Arsenal features prominently in our historic look at The FA

The FA celebrates its 150th annivesary in England on Saturday. Here we look at some of best moments to have happened under the organization´s watch since 11 football clubs met at the Freemason´s Tavern in 1863 to formalize a set of rules for a sport that was rising in popularity across the land.

In the age of professionalism and super fit athletes – yes Cristano we’re talking about you – it seems unlikely that William Foulke´s record will ever be beaten. “Fatty,” as he was affectionately referred to, holds the record for the heaviest goalkeeper, having reached a maximum weight of 363.76 lbs (165 kilos) while playing for Bradford. Foulke’s weight was partly down to his penchant for an ale. Sadly, he died aged just 42 with the death certificate citing “cirrosis” as the major cause of death. Despite the drinking, he was a good goalkeeper in his time and featured in three FA Cup Finals, in 1899, 1901 and 1902. Here is the footage from the 1901 final versus Tottenham – can you guess who he is?

The FA Cup seems a good place to move onto and even holds its own record, the longest running cup competition. But there is a different record that is one of our favourites, again harking back to the “good old days”.

Today, England’s biggest clubs complain about their hectic schedule and the lack of a winter break. But when they have to play just one FA Cup replay, previously there was no limit to the number of replays and that takes us to our next record, in 1971, when Alvechurch and Oxford City met in the fourth qualifying round. A 2-2 draw was followed by a 1-1 draw in the ensuing replay, with that result repeated before 180 minutes of goalless football took place. Finally, in the sixth game, Alvechurch prevailed by a single goal and after 11 hours of football the longest FA Cup tie was finally concluded. Graham Allner played every single minute for Alvechurch while also juggling his full-time job. In the next round they had to play Aldershot just two days after the final replay and, as Allner recalls, “we were on our knees… , we were never going to do anything in that one.” Sure enough, they lost 4-2.

Owing to the rules at the time, the last four of those replays were on neutral grounds, as Alvechurch and Oxford roamed around England. Although that was nothing compared to the record set by Ken Ferris during the 1994/95 season. Ken from Essex watched his first league match in Carlisle over 300 miles away, and over the course of 237 days watched a football match in all 92 football league stadiums in the land. Not only did he become a member of the famed Ninety-two club, he set the world record for the fastest time to visit all English Football League stadiums.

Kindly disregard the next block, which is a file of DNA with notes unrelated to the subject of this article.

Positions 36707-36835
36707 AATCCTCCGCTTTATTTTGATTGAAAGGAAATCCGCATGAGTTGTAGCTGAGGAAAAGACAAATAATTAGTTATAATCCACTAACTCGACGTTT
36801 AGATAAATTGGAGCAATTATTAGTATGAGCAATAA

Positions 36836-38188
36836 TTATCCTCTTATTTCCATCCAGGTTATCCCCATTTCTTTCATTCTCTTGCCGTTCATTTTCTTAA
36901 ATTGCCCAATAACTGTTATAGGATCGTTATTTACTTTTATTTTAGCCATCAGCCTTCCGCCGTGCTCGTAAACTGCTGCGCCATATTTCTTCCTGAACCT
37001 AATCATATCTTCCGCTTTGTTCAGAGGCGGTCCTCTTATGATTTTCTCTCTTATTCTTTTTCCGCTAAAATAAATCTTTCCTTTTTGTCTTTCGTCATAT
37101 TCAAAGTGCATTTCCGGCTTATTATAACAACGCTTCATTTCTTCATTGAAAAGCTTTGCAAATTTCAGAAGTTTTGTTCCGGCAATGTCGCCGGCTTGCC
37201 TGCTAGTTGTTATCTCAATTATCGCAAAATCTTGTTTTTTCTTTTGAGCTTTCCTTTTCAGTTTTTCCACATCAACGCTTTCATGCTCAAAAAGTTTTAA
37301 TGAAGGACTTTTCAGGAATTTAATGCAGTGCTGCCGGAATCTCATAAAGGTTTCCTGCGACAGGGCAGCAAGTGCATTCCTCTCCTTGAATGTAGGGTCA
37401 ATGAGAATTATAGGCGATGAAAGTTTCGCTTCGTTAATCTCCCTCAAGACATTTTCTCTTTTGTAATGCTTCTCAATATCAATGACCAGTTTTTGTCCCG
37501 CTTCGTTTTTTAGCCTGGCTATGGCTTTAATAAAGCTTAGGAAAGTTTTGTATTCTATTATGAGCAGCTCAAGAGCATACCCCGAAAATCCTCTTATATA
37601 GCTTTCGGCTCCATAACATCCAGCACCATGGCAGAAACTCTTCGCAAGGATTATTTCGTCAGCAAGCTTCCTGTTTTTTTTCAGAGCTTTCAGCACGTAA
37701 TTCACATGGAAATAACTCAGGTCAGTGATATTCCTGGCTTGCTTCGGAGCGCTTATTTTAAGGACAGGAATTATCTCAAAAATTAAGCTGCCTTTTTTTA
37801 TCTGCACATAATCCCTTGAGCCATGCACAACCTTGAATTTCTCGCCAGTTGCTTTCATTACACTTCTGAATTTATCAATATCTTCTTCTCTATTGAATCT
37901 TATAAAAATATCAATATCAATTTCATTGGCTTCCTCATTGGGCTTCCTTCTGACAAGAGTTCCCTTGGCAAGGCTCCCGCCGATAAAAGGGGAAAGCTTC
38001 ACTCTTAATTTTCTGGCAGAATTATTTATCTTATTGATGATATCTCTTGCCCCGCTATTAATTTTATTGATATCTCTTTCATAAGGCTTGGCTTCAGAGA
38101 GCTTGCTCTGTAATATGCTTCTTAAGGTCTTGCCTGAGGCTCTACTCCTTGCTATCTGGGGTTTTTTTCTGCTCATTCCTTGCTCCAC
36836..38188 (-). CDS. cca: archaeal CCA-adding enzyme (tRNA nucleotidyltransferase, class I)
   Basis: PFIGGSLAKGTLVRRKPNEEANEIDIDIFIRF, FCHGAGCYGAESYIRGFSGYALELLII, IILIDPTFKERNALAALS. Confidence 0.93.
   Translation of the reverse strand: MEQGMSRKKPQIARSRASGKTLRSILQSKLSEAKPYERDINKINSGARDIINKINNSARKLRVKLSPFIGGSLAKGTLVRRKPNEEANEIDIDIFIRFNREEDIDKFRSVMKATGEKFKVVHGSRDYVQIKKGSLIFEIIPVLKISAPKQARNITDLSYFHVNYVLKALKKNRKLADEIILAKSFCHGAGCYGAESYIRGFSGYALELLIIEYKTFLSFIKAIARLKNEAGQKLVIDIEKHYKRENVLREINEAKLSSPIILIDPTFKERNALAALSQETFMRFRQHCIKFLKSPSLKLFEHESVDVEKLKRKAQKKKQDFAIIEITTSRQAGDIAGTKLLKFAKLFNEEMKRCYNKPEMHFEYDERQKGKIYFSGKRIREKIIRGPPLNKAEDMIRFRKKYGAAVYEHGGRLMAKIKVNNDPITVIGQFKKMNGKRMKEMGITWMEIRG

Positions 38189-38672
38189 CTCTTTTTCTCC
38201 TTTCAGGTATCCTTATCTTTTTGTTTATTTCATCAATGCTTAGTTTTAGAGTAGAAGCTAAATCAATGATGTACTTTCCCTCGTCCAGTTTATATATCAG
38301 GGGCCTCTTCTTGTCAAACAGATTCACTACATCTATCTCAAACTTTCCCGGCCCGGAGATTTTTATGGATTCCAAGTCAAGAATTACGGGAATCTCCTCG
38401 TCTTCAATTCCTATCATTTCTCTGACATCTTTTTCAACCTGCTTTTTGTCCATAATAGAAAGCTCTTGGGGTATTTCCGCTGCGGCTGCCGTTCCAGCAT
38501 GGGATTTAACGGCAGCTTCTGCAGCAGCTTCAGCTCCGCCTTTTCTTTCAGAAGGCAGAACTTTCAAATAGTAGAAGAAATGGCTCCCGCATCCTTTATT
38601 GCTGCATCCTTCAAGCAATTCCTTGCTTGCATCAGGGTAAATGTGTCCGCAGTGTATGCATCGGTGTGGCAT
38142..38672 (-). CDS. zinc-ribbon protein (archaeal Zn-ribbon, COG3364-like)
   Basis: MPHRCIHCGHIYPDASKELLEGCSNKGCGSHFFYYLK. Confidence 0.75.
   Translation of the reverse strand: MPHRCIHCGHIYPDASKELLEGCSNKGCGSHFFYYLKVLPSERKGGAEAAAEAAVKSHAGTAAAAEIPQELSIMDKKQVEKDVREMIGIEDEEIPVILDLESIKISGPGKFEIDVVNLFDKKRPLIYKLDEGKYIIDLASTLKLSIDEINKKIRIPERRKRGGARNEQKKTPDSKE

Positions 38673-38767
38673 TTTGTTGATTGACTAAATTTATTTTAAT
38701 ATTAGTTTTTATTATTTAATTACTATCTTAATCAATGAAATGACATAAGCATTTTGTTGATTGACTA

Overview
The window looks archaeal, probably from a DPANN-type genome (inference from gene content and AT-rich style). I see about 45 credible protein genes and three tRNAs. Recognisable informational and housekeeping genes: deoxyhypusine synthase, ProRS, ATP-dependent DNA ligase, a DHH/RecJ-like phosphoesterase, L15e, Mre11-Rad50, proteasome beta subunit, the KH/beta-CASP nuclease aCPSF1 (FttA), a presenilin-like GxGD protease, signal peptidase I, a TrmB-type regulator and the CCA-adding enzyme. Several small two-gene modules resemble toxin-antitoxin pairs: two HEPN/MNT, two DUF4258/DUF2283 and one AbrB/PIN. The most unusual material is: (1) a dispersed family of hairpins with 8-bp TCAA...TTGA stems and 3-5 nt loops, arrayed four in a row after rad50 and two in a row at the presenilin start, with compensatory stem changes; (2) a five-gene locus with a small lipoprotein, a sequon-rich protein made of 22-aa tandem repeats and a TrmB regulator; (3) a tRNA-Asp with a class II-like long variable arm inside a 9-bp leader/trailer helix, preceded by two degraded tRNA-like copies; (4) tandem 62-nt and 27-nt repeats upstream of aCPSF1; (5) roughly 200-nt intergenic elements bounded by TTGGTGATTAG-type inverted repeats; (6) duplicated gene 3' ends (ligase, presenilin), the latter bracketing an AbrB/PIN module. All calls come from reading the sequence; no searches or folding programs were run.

"But what about the 21 st century?" I hear you cry. Ok I’m getting there – in the modern era, the pace setters have been Manchester United (above) and Arsenal without a doubt. The former becoming the team with the most wins of the FA Cup in 2004 (11 wins) and earlier this year securing their 20 th English top division title, the most of any club in the country. In 2009, they also went on a historic run of 14 consecutive Premier League games without conceding a goal.

Although when it comes to hot streaks, there is no beating Arsene Wenger´s Arsenal. In 2003/04, the side were dubbed the “Invincibles,” becoming the first unbeaten side in a Premier League season and smashing Nottingham Forest´s 28-year-old record by going 49 games unbeaten, the longest unbeaten streak in the English top division. But one record that stands out for Arsenal is that of Valentine's Day 2005, when their 16-man squad announced to play Crystal Palace was the first all-foreign Premier League squad – as we said earlier, things have changed since “Fatty” Foulke´s day. In all, there were 8 different nationalities in the squad but not one Brit. The players were obviously all there on merit, as the Gunners ran out 5-1 winners in that game.

So that was a whistle-stop tour through 150 years of FA history, but we still haven’t mentioned the Three Lions, the English national team, nor the “home of football,” Wembley, which owns the fantastic record of the most expensive grass. Ex-Chelsea chairman Ken Bates bought a spot of turf for £20,000 ($29,884) at auction in May 2000. It was the exact spot of turf where the ball landed for England´s controversial World Cup Final goal in 1966, as the founders of football won the Jules Rimet trophy on home soil, the only time in their history. Which leads us to our final and favourite record held by the man behind that strike – Geoff Hurst, who has scored the most goals in a World Cup Final, netting three that day. “They think it´s all over…it is now!”